Elizabeth Hohmann discusses her work with fecal microbiota transplantations (FMTs), how this field is developing and the expanding clinical potential for this treatment.
Please could you introduce yourself and provide a brief summary of your career to-date?
I’m an infectious disease physician at Massachusetts General Hospital (MGH, MA, USA), where I’ve been since 1990. My expertise is in gastrointestinal infections so as part of that work I became interested in Clostridium difficile infection. Fecal transplants were coming into the lexicon for use in around 2011-12 and, essentially my 15 seconds of fame is, we demonstrated that a frozen inoculum, when administered from below by colonoscopy was basically the same as if you put it in from above using a nasogastric tube.
We did a small study to seeing if the cure rates were pretty much the same, which was in preparation for making frozen capsules that we would administer to people. In infectious diseases we don’t do any procedures, we just write prescriptions, so I was interested in being able to do this by capsule.
Since then we have treated over 400 patients with recurrent or refractory colitis with FMT capsules and it’s quite successful. Now we are moving into other potential applications in microbial manipulation and of course the great thing about capsules is that you can have a placebo that is totally distinguishable from the real thing. We now have a couple of studies ongoing in different areas; the bone marrow transplant area, which is what I was discussing at AACR and we also have a number of other studies in other applications as well.
What began your interest in fecal transplants?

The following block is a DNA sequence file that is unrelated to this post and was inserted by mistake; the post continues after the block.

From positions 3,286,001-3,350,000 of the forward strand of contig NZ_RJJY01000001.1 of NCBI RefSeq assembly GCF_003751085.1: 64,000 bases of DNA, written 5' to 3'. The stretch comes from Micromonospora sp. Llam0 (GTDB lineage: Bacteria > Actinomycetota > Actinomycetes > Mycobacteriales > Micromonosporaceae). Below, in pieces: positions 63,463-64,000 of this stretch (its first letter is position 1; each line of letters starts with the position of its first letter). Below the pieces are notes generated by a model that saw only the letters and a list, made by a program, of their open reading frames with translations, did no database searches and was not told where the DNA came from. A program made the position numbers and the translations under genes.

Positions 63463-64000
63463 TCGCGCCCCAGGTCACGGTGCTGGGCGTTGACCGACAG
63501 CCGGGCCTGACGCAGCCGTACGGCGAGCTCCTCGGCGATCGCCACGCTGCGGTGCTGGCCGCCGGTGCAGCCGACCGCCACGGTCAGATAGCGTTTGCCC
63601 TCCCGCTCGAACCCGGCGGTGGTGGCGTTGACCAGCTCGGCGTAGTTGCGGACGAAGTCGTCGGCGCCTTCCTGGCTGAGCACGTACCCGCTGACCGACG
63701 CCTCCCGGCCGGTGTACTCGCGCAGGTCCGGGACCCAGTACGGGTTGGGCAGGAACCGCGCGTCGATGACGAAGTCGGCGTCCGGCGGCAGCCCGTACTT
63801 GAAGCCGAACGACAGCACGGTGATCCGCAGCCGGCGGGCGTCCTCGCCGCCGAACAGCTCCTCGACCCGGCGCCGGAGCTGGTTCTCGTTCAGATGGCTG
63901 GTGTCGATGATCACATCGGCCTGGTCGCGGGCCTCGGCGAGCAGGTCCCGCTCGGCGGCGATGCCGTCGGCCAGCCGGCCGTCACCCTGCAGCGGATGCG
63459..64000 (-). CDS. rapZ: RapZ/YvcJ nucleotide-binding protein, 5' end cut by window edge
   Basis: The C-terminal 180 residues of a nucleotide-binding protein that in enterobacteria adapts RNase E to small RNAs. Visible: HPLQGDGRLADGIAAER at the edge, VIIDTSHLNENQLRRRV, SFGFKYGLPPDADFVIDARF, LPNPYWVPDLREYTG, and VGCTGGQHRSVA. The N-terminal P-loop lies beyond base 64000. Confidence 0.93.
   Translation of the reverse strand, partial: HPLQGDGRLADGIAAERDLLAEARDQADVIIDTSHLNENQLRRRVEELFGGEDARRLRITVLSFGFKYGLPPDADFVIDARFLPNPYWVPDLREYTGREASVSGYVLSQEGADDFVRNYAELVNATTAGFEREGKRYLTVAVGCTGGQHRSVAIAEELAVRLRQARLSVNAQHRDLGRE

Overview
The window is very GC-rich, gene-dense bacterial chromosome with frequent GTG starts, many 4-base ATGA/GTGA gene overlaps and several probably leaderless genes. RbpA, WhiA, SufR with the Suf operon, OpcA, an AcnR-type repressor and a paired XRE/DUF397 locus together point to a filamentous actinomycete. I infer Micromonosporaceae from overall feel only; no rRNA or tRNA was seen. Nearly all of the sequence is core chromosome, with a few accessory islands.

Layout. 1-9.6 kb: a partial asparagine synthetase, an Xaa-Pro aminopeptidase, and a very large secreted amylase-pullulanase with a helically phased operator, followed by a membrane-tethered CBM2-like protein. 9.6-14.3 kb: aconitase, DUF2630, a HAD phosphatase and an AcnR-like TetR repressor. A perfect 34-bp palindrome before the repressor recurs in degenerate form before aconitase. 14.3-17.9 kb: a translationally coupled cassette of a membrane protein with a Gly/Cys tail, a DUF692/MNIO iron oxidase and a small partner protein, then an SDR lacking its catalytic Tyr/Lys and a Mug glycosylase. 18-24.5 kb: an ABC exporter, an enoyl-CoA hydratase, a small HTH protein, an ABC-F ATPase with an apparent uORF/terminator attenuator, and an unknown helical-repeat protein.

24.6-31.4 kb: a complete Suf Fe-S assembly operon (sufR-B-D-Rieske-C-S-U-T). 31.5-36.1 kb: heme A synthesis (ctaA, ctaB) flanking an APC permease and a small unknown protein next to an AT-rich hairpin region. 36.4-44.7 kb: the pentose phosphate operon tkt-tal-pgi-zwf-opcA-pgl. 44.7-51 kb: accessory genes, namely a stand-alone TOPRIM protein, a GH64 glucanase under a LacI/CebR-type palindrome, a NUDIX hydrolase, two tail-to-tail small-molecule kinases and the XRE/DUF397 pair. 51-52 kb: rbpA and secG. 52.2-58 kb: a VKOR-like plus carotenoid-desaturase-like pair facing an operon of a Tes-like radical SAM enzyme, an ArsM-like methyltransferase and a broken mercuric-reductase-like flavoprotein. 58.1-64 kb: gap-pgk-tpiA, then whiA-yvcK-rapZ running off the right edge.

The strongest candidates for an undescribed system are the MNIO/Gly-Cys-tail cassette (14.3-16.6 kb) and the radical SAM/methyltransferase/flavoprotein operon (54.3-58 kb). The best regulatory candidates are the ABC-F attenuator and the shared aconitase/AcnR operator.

The first reported cases in the USA were done in 1958. It was a bit of a ‘snigger’ thing in the 80s and 90s and so rarely done. In the 2000s I think people started to appreciate that there was an increasing number of people with recurrent and relapsing C. difficile colitis. What really pushed me to get into it was one of our trainees spoke about a case of a woman who had been admitted to the hospital 13 times for C. difficile colitis.
He explored and realized that nobody in the biggest hospital in New England, which was us, was doing this and we actually had to send this woman out to another smaller hospital in town for this procedure. It actually didn’t work for her so she ended up coming back and then we did it for her as well and it did work so that case was what got me into this. Thinking about some otherwise healthy person who had been admitted to the hospital 13 times was really a mind blower.
You recently presented at AACR, could you provide an overview of what you discussed and the key takeaways from the panel?
I reviewed the incapsulated work that we’ve been doing at MGH for a few years now. I guess there’s two interesting things from the cancer perspective, one is that a lot of cancer patients undergoing treatment do have perturbed microbiomes and they also have gastrointestinal symptoms.
A lot of antibiotics are used in cancer patients when their immune systems are suppressed by chemotherapy and so they end up having a high incidence of C. difficile infection but they also have a lot of diarrhea in general. The studies that we initially did in bone marrow transplant patients were really for safety and feasibility.
We enrolled 18 patients, we ended up treating 13 of them with fecal transplant after they’d been admitted to the hospital, gone through all their chemotherapy, reconstitution of their bone marrow with a transplant and then when that had re-engrafted we gave them a fecal transplant and showed that this was safe and feasible in this population. Now we have an open study were we’re doing it both before and after bone marrow transplant so on the patient’s way into the hospital for and on their way out of the hospital. This study is active right now and is a placebo controlled study.
What kind of clinical impact do you think research into this technique will bring, particularly for the cancer community?
I hope we’ll be able to significantly affect this patient population in a broader way because these people have often already been heavily treated for their leukemia or lymphoma typically, that didn’t work, so now they’re moving on now to another, more intensive treatment. I hope we’ll be able to show again that this is safe but also that there is a difference between the placebo and the active treatment and that we’re really impacting things like the incidence of infections and graft-vs-host disease.